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Liftoff? US allows Virgin Galactic to take paying passengers into space

Business
25.06.2021
220
Liftoff? US allows Virgin Galactic to take paying passengers into space

Sir Richard Branson’s Virgin Galactic has made another small leap in the billionaire space race after US authorities gave it permission to take paying customers to space.

Its licence was enhanced on Friday by the US Federal Aviation Administration to allow a full commercial launch, after a successful test flight last month.

Branson may yet be on board the first passenger flight, which according to some reports could be as early as 4 July from the New Mexico spaceport, although the firm said this was speculation.

Three more test flights are planned after the 22 May test, where the SpaceShipTwo craft reached space at an altitude of 55.5 miles and a speed of Mach 3, or more than 2,300 miles an hour.

A spokeswoman for Virgin Galactic said: “As previously announced, we expect to complete the final test flights this summer through to early fall [autumn]. At this time, we have not determined the date of our next flight.”

Michael Colglazier, chief executive officer of Virgin Galactic, said: “We’re incredibly pleased with the results of our most recent test flight, which achieved our stated flight test objectives. The flight performed flawlessly and the results demonstrate the safety and elegance of our flight system.

Virgin Galactic

Liftoff? US allows Virgin Galactic to take paying passengers into space

What is Virgin Galactic?

Sir Richard Branson unveiled his ambition to ferry tourists into outer space and back in 2004, initially proposing a maiden voyage by 2009.

More than a decade later, and after several false dawns when the first trip appeared tantalisingly close, would-be private astronauts are still waiting to climb on board a Virgin Galactic flight.

More than 600 have already put down deposits for the pleasure of suborbital space flight, with tickets selling for $250,000 (£202,000).

Buyers will have to travel from Spaceport America in New Mexico, the home of the SpaceShipTwo craft.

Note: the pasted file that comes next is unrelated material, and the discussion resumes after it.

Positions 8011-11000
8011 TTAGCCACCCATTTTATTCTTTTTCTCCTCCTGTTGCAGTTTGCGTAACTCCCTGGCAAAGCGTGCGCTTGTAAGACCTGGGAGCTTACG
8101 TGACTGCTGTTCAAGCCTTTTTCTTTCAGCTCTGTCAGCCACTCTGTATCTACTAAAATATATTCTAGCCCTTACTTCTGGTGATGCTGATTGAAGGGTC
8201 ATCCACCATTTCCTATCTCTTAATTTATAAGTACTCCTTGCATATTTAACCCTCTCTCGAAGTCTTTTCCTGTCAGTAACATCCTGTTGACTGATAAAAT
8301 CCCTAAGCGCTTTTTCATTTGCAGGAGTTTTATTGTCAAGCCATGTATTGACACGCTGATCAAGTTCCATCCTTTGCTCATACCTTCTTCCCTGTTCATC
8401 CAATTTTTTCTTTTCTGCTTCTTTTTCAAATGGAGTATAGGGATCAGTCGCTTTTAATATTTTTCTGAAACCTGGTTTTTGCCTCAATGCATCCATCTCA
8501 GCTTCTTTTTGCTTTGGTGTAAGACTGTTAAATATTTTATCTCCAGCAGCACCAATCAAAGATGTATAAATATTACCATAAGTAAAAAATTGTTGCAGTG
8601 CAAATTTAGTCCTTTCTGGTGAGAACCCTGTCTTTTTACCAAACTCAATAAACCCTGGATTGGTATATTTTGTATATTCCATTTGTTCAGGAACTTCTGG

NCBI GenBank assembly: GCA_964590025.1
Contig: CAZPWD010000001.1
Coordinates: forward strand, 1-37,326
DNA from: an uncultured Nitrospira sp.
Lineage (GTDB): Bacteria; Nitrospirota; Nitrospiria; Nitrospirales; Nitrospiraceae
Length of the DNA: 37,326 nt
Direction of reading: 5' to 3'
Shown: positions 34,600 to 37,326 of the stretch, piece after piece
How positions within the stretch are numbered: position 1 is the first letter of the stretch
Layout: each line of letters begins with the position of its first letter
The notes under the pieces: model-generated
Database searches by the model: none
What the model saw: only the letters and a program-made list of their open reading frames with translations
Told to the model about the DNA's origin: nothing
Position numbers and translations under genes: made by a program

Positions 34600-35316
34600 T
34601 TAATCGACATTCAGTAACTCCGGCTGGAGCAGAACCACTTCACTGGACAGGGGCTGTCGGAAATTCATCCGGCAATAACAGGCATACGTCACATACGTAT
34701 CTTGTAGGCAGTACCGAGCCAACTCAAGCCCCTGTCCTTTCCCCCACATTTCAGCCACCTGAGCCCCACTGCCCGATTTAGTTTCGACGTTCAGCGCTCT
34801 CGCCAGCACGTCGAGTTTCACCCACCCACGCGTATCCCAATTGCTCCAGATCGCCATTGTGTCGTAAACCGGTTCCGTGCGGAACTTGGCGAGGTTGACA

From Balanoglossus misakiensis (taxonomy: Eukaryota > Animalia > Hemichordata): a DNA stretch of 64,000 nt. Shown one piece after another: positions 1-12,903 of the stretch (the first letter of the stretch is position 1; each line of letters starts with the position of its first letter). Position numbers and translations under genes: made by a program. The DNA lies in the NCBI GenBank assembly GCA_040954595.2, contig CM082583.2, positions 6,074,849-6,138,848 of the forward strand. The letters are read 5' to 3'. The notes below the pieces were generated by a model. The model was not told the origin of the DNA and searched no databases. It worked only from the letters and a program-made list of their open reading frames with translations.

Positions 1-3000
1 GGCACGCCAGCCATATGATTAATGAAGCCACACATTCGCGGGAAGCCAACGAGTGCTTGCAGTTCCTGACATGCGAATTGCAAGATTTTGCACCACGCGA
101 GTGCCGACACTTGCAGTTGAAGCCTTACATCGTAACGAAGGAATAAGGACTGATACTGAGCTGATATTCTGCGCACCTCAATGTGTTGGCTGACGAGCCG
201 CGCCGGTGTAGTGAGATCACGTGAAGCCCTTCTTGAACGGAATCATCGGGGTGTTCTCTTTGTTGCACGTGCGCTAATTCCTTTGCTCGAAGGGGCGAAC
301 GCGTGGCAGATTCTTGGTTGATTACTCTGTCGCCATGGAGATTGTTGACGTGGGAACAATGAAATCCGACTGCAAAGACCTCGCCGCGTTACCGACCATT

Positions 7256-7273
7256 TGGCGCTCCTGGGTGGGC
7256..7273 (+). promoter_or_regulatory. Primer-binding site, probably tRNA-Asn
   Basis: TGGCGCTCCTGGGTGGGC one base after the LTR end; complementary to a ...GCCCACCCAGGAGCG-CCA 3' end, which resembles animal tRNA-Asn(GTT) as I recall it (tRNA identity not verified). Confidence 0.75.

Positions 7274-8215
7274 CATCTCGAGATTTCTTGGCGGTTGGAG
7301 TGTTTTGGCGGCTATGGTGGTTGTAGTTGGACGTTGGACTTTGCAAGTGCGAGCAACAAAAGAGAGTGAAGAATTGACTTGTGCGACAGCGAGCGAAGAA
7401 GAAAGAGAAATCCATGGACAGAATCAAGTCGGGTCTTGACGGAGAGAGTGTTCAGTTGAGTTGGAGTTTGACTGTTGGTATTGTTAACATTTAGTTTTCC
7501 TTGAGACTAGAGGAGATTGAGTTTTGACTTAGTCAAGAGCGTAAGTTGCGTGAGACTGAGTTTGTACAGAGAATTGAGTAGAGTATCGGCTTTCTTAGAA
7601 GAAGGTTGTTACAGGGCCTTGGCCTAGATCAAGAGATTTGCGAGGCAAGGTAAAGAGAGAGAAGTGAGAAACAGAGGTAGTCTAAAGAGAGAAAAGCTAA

The rocket-powered plane will be launched from the air by another plane, Scaled Composites Model 348 White Knight Two, reaching 68 miles above the Earth, where passengers will experience weightlessness before returning via a conventional runway landing.

The project suffered a setback in 2014 when a version of SpaceShipTwo disintegrated mid-air owing to what an investigation found was a combination of pilot error and inadequate safety procedures. Co-pilot Michael Alsbury was killed, while pilot Peter Siebold was seriously injured.

Branson floated Virgin Galactic on the stock market last year, securing $450m investment from the former Facebook executive Chamath Palihapitiya.

But while Branson said in 2019 that the first flights could follow this year, Virgin Galactic remains rooted to the launchpad.-

“Today’s approval by the FAA of our full commercial launch licence, in conjunction with the success of our May 22 test flight, give us confidence as we proceed toward our first fully crewed test flight this summer.”

The FAA blessing came as Branson vies with two of the world’s three richest men, the founder of Amazon, Jeff Bezos, and Tesla’s boss, Elon Musk, in developing space flight. Bezos recently announced he would be on board the first passenger flight of the New Shepard spacecraft, built by his company Blue Origin, on 20 July.

The licence puts Branson within reach of finally realising the ambition of the Virgin Galactic firm he founded back in 2004, which has booked numerous celebrities and super-rich passengers on board eventual space flights, at about $200,000 (£14,400) a ticket.

The enterprise has been marked by numerous setbacks, not least two fatal accidents in 2007 and 2014, which killed three engineers and a test pilot.

Virgin Galactic became a publicly traded company in 2019, while Branson has recently sold hundreds of millions of dollars of shares to help prop up his struggling Virgin Atlantic airline, as it grounded its fleets and laid off staff because of the Covid pandemic.

Author:guardian

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